Boustead Holdings Bhd has joined the growing list of parent corporations eager to convert their listed subsidiaries into wholly-owned entities.
From the onset, it may seem like a loss to have quality listed companies wrested away from the exchange, particularly when the pickings at the local bourse do not seem rich.
But not quite: “When you think about it, it's no big loss to the investing public as they never really had much chance to get hold of those shares,” says an observer.
The truth is most of the shares in these companies are closely held and as such deemed illiquid.
In the case of MMC Engineering Group Bhd 74.99 per cent of it is held directly or indirectly by MMC Corp Bhd (MMC).
Similarly, with Powertek Bhd, parent Tanjong plc settled the issue of not meeting the Kuala Lumpur Stock Exchange's minimum 25 per cent free float requirement by making a voluntary general offer last July for the remaining 17.3 per cent stake it did not already own in Powertek.
The financial logic behind the move is quite obvious.
Parent companies need spend a lot less to mop up the remaining public shareholdings of their listed subsidiaries rather than having to issue more shares to meet the free float requirements.
But if anything at all, it is hoped that the public shareholders will earn a premium for ceding complete control of the company's management to the parent. In some cases, this has taken place.
More recently, shares of Kuala Sidim hit a two-year high on Tuesday following news that Boustead was willing to pay RM6 per share to de-list the plantation company.
How it all started
The trend began when the government via its investment arm Khazanah Nasional Bhd took United Engineers (M) Bhd private as part of its efforts to restructure the latter.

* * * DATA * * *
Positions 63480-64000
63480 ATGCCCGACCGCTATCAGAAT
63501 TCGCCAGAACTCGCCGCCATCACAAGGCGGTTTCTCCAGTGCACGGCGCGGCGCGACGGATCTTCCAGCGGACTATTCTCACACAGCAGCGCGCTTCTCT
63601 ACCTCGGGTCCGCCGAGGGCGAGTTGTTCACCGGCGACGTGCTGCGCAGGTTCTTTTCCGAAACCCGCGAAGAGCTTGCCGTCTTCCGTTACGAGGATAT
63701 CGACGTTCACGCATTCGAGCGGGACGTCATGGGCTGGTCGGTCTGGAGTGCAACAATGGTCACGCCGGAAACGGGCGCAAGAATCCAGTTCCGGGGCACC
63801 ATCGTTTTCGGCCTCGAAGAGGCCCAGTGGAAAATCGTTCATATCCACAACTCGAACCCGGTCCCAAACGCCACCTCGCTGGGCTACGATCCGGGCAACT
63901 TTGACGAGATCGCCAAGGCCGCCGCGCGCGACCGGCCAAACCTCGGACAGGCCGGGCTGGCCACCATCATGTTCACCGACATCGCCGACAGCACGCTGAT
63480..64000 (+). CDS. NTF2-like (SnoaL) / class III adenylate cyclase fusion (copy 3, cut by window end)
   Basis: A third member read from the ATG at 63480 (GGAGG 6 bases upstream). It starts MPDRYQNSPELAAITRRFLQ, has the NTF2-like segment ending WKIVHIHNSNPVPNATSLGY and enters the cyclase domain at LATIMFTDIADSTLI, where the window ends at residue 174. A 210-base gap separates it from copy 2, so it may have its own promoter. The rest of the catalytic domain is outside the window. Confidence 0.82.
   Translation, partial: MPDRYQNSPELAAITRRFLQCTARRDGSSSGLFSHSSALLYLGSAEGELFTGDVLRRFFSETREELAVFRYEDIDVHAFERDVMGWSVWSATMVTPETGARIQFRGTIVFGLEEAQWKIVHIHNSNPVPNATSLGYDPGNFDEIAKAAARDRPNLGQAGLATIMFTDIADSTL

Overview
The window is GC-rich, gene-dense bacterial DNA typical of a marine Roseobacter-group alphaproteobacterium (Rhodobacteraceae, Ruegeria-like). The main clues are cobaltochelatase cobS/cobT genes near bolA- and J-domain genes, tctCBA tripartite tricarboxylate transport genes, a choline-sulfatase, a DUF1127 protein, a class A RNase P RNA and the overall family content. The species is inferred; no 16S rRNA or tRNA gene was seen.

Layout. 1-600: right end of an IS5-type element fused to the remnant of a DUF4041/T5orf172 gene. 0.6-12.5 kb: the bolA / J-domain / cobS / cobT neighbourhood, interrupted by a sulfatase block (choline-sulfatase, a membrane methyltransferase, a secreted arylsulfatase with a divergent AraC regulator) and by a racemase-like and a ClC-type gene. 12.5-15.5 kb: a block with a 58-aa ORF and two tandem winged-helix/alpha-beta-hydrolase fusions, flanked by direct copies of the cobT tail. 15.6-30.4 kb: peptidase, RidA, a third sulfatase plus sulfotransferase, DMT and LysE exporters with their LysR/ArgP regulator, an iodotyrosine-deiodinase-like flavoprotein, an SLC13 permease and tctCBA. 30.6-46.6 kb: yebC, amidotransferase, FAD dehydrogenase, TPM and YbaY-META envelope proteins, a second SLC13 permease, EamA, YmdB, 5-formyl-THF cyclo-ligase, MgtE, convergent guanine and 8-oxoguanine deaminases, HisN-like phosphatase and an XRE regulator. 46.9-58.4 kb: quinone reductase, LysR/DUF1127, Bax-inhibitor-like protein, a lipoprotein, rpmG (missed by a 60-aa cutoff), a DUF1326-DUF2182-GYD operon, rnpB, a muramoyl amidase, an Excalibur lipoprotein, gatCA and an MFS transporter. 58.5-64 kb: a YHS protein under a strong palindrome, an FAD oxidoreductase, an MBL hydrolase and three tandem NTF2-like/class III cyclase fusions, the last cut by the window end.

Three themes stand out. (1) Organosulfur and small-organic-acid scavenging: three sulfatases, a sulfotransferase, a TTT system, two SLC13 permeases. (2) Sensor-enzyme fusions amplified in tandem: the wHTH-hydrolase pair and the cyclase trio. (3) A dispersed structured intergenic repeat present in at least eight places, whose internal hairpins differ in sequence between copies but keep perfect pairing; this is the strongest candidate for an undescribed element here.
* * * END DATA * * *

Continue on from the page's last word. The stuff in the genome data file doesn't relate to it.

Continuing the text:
This was followed up with announcements of the Rashid Hussain group privatising RHB Sakura Merchant Bankers Bhd, Sime Darby Bhd de-listing DMIB Bhd and Tanjong plc buying up the whole of Powertek Bhd.
When MMC made its announcement to take MMC Engineering private, the market was already braced with the question “Who next?”
Ang Kok Heng, senior general manager of TA Asset Management Sdn Bhd, attributes the trend to the current bearish market conditions, which have led to many stocks with beaten down valuations.
“Not surprisingly, many parent companies now find that they would be better off buying up the remaining shares they do not already own in those subsidiaries and have them contribute fully to group earnings.
He says: “The move certainly enhances the value of the acquiring company by increasing its NTA (net tangible assets) and bringing down its PE (price earnings).”
More to the move
Kuala Sidim has failed to meet the KLSE's shareholding spread requirement. The proposed voluntary offer is meant to resolve the free float issue while seemingly providing shareholders with an opportunity to exit at a premium to the market price prior to the offer.
But there is more to be read into the move. For starters, Boustead's move to privatise the subsidiary may be partly motivated by its need to tap the cash-generating Kuala Sidim, which is a pure plantation play.